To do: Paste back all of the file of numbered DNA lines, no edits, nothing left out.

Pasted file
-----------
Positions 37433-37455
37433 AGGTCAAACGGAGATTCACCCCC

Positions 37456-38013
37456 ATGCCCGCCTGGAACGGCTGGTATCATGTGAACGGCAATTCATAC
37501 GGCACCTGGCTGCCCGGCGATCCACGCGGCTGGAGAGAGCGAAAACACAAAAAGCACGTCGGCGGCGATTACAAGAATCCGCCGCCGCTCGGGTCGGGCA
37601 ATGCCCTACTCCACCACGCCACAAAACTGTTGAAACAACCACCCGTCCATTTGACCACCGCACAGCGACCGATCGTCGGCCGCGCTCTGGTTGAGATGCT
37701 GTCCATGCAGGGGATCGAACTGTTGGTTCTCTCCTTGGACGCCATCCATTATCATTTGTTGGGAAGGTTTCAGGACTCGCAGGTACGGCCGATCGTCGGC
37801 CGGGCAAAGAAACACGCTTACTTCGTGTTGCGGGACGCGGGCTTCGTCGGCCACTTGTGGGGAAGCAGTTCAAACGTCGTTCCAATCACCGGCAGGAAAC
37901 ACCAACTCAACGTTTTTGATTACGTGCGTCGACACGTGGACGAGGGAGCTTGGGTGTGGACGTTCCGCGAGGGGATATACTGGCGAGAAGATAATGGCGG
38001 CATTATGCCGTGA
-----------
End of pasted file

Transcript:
Positions 37433-37455
37433 AGGTCAAACGGAGATTCACCCCC

Positions 37456-38013
37456 ATGCCCGCCTGGAACGGCTGGTATCATGTGAACGGCAATTCATAC
37501 GGCACCTGGCTGCCCGGCGATCCACGCGGCTGGAGAGAGCGAAAACACAAAAAGCACGTCGGCGGCGATTACAAGAATCCGCCGCCGCTCGGGTCGGGCA
37601 ATGCCCTACTCCACCACGCCACAAAACTGTTGAAACAACCACCCGTCCATTTGACCACCGCACAGCGACCGATCGTCGGCCGCGCTCTGGTTGAGATGCT
37701 GTCCATGCAGGGGATCGAACTGTTGGTTCTCTCCTTGGACGCCATCCATTATCATTTGTTGGGAAGGTTTCAGGACTCGCAGGTACGGCCGATCGTCGGC
37801 CGGGCAAAGAAACACGCTTACTTCGTGTTGCGGGACGCGGGCTTCGTCGGCCACTTGTGGGGAAGCAGTTCAAACGTCGTTCCAATCACCGGCAGGAAAC
37901 ACCAACTCAACGTTTTTGATTACGTGCGTCGACACGTGGACGAGGGAGCTTGGGTGTGGACGTTCCGCGAGGGGATATACTGGCGAGAAGATAATGGCGG
38001 CATTATGCCGTGA